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Corn Field Marketing #3: Solution Selling

This article is the third from a series of excellent presentations from Heartland Technology Solutions in Iowa, which were presented at the Microsoft Worldwide Partner Conference.

Heartland CEO Arlin Sorenson gave an excellent presentation on their Solution Selling process which he claims made the difference in growing his business. When you consider he started from his corn farm in Iowa, with 25,000 people in a 30 mile radius, and is now an $18M business with 80 employees in 8 locations, it's worth hearing how he grew his business!

First, a couple key assumptions:

  • Your sales process doesn't have to be the same as Heartland's, so long as it matches your products, your customers, and is consistent! Follow the process every single time!

  • The sales process is really designed by Marketing. There are tools / materials developed by Marketing that are key to the process. Marketing designs the process, Sales executes the process.

  • Consistent processes become necessary once a company grows to a certain size. Prior to that, referrals or independent sales/marketing/engineering effort may be enough. But sooner or later, you need a process to coordinate these efforts.

Heartland's Sales Process

  1. Marketing. The Marketing activities which I described in my previous articles are all designed to drive leads to Sales. The goal is NOT to automatically sell a product. Instead the goal is to gain an appointment with the prospect to begin the next step in the process.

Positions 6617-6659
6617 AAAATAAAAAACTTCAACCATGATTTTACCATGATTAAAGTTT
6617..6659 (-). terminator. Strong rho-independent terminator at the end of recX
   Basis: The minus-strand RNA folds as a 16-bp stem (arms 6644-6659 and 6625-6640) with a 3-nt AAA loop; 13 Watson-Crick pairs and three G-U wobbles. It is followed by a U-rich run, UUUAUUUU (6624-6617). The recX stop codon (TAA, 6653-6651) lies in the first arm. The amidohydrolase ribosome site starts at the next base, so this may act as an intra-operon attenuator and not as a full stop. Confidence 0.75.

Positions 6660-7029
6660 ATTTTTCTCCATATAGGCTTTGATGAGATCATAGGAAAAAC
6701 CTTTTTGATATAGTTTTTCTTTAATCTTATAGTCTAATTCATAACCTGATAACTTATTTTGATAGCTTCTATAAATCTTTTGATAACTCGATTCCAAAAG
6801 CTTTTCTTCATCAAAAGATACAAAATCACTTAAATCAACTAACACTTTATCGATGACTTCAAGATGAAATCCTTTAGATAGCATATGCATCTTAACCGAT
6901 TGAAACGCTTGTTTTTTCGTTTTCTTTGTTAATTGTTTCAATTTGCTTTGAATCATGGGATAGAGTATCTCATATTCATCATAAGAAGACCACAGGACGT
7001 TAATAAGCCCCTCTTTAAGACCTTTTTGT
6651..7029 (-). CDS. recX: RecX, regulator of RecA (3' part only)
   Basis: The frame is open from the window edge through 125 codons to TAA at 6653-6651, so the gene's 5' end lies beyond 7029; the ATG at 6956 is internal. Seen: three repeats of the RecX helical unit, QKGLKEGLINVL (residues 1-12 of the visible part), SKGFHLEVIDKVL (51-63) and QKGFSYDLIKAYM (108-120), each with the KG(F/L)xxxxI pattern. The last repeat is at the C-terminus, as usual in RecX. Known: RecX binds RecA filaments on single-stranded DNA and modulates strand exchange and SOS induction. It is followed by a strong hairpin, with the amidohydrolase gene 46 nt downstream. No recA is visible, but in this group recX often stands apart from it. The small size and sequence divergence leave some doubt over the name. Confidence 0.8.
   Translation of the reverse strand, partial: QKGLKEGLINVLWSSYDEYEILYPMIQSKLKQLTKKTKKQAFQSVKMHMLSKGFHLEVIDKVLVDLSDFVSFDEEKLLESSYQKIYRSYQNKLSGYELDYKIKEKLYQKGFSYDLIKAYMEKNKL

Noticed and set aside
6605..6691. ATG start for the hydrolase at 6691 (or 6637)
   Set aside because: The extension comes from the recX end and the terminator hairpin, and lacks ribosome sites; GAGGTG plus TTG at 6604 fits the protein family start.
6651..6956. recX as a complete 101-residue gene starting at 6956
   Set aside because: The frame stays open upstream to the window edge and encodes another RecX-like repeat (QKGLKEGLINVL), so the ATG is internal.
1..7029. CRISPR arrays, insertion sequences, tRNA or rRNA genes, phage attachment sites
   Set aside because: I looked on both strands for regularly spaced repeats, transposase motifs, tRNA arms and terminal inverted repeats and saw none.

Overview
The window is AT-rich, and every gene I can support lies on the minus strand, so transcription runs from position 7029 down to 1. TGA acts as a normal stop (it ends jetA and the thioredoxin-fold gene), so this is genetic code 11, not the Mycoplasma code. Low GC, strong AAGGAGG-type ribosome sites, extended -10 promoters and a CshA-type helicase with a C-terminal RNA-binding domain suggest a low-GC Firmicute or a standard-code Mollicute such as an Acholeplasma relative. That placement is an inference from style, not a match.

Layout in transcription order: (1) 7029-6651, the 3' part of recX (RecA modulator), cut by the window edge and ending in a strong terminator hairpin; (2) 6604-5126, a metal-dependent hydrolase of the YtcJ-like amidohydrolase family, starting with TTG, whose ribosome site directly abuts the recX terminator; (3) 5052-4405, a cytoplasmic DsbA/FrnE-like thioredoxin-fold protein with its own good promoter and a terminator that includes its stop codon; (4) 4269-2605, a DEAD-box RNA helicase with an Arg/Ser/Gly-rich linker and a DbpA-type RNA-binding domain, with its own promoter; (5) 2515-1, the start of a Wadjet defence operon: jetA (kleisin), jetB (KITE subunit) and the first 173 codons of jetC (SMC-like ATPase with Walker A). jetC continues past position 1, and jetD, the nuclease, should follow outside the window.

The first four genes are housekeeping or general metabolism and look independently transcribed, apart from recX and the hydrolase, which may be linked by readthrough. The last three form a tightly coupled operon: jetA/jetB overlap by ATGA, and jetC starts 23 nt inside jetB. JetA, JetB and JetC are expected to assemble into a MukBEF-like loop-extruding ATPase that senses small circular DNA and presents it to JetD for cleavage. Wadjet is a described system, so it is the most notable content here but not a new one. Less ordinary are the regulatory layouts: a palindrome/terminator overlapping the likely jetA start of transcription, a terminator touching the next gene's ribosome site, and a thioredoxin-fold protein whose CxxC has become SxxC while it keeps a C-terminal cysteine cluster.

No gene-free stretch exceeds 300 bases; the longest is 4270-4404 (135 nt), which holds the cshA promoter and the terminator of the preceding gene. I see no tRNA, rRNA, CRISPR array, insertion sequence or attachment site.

Key takeaway: Their systems are set up so that every lead moving to the next step is tracked to a specific marketing activity. Was it a seminar? The third direct mail piece? It's important to know.

  2. Assessment. Heartland takes each prospect through a formal assessment process which both uncovers customer pain points and value (in the customer's words) but gives Heartland the chance to create customer value from within the sales process. They accomplish this by creating a three year technology plan based upon the assessment.

    Over time, Heartland has begun to charge prospects for the assessment and technology plan. This emphasizes the value in the deliverable and prevents customers shopping Heartland's plan to competitors. The cost of the assessment is rebated back if the prospect purchases services from HTS.

    The Microsoft Partner Portal has several sample assessment tools partners can use or modify.

  3. Proposal: This step generates a formal quote for services based upon the three year technology plan developed in the Assessment phase. The goal here is an accurate quote delivered quickly, in order to reinforce Heartland as a Business Partner, with the distributor relationships required to get the whole job done.

    This is a complicated deliverable given the large number of distributors and partners Heartland works with. They use tools like QuoteWerks and Infopath to pull from distributor price lists and integrate directly into Heartland's CRM and ERP systems. I was amazed at the level of integration they have in place today compared to what we do at SaskTel.

  4. Implementation: Of course, you have to actually do the work. Most companies stop here but there's still more to be done before the sales process is complete

  5. Tell the Story: This is one of the most powerful steps in the process, because real evidence of a job well done feeds the Marketing effort at the top of the process.

    Heartland ensures that every solution over $2500 gets a 'Customer Win Wire' -- a one page case study / press release which describes the customer pain, the solution and the business value. It also promotes the partners which were used to solve the customer problem. They are written by Sales using a consistent template developed by Marketing.

    Arlin mentioned that Sales hates writing the Win Wires but "compensation drives behaviour."

Next up: Peer Groups, and some final thoughts on what SaskTel can do with these examples.